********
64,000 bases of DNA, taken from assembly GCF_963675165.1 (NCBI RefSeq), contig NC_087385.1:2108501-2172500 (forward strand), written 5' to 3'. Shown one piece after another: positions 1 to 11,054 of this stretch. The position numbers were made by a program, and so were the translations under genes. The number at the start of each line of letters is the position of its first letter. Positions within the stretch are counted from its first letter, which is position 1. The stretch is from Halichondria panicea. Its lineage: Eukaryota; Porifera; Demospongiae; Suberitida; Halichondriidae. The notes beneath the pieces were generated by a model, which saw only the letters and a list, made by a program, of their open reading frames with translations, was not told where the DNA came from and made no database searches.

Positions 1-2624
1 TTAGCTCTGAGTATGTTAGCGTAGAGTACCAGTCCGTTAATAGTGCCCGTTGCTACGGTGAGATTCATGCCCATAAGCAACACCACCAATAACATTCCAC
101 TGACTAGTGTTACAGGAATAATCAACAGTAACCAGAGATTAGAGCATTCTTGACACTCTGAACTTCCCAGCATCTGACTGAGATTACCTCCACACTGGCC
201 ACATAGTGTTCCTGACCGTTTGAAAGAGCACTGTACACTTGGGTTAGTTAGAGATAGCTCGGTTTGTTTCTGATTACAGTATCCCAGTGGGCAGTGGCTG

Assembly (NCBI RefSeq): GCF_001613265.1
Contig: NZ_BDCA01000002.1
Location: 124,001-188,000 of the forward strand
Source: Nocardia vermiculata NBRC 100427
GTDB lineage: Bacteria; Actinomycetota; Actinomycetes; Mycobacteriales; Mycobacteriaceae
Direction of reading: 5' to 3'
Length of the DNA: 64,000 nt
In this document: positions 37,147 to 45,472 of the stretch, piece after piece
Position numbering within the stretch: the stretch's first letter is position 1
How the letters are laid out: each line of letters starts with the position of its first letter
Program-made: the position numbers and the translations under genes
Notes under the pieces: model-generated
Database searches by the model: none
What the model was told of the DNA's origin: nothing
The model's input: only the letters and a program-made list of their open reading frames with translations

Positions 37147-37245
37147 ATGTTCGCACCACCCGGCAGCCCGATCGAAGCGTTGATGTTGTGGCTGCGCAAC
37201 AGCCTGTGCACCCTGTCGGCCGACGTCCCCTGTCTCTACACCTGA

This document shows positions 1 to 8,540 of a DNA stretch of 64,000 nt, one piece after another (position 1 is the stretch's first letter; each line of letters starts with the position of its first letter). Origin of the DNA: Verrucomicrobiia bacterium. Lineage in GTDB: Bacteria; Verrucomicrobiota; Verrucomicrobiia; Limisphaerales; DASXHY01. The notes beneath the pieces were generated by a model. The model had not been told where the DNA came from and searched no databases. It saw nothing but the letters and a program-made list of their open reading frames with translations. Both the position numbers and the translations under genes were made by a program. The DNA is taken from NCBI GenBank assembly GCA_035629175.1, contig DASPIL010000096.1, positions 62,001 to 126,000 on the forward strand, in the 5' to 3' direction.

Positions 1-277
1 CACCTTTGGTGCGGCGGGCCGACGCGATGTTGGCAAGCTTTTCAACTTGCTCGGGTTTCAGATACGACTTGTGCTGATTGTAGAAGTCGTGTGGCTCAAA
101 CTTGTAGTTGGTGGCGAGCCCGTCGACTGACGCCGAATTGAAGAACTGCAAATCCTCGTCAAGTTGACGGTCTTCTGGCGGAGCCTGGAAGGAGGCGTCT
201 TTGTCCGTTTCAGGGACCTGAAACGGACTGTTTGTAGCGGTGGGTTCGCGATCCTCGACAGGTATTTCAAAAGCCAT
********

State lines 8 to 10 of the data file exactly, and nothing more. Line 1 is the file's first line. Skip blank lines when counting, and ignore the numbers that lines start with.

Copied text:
Location: 124,001-188,000 of the forward strand
Source: Nocardia vermiculata NBRC 100427
GTDB lineage: Bacteria; Actinomycetota; Actinomycetes; Mycobacteriales; Mycobacteriaceae